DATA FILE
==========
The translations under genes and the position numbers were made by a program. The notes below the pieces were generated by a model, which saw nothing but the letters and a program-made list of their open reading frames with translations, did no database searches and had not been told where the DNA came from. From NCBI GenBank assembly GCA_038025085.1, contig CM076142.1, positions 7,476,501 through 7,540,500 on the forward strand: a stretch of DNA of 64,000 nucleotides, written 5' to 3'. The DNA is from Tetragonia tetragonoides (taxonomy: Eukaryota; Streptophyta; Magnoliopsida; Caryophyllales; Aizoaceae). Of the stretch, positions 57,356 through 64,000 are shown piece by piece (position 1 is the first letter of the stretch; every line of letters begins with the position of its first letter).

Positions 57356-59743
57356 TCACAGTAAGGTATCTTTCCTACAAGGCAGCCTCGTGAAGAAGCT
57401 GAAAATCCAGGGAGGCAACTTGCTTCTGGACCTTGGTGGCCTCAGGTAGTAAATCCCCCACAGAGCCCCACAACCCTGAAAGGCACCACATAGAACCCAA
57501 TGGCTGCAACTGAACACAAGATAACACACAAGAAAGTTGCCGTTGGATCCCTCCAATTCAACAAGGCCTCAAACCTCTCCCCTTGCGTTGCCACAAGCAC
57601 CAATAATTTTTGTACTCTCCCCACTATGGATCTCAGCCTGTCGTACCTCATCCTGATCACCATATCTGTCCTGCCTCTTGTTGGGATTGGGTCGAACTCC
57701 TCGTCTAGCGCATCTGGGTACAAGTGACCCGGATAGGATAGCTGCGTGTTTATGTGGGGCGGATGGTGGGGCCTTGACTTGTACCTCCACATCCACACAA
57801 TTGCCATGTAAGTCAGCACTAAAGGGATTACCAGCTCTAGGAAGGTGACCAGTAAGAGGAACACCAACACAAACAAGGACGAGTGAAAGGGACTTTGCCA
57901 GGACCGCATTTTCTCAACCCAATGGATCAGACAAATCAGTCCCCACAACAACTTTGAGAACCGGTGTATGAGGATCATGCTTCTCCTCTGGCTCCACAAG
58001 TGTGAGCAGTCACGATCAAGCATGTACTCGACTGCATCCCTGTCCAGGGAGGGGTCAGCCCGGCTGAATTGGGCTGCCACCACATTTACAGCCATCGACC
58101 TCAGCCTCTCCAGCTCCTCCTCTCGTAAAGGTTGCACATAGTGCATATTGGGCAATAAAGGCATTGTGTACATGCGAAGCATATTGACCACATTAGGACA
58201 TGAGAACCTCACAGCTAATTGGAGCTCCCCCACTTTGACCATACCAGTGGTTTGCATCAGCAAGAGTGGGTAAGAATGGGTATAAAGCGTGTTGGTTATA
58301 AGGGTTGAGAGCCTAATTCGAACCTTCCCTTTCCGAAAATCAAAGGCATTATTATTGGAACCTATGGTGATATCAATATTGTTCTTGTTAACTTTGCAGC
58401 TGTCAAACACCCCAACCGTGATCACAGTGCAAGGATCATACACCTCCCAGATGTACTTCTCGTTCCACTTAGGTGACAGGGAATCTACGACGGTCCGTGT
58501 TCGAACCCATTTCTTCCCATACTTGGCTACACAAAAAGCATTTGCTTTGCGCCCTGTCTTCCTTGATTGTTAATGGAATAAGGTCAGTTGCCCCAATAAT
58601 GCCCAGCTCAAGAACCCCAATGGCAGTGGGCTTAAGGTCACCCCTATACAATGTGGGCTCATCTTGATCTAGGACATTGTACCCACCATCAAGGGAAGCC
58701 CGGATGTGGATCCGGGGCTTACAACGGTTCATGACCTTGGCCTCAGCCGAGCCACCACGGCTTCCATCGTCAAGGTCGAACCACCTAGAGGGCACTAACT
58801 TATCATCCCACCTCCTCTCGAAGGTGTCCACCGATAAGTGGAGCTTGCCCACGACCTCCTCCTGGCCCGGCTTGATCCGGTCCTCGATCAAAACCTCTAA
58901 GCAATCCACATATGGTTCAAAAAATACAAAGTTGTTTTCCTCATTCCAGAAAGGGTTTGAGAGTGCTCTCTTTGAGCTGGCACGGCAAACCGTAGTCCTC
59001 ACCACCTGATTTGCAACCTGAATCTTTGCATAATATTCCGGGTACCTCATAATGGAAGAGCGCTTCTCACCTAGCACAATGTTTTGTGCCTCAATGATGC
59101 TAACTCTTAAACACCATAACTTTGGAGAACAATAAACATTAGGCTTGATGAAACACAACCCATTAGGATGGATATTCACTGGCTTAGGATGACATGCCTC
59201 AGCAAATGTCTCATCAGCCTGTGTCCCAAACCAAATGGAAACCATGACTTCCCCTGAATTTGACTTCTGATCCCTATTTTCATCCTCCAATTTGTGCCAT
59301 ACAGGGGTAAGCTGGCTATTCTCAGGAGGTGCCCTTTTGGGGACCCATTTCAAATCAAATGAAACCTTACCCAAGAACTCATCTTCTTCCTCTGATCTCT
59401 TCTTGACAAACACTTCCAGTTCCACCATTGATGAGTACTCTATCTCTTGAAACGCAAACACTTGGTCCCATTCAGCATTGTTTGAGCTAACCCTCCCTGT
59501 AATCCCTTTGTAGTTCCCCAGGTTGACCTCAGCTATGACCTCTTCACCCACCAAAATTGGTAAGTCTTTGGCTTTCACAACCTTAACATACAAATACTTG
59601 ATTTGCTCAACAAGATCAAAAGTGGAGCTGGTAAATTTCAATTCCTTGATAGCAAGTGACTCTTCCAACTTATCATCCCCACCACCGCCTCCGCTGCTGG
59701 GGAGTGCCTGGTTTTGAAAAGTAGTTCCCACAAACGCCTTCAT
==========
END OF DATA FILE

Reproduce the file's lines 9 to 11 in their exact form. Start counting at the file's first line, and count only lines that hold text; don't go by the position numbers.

57901 GGACCGCATTTTCTCAACCCAATGGATCAGACAAATCAGTCCCCACAACAACTTTGAGAACCGGTGTATGAGGATCATGCTTCTCCTCTGGCTCCACAAG
58001 TGTGAGCAGTCACGATCAAGCATGTACTCGACTGCATCCCTGTCCAGGGAGGGGTCAGCCCGGCTGAATTGGGCTGCCACCACATTTACAGCCATCGACC
58101 TCAGCCTCTCCAGCTCCTCCTCTCGTAAAGGTTGCACATAGTGCATATTGGGCAATAAAGGCATTGTGTACATGCGAAGCATATTGACCACATTAGGACA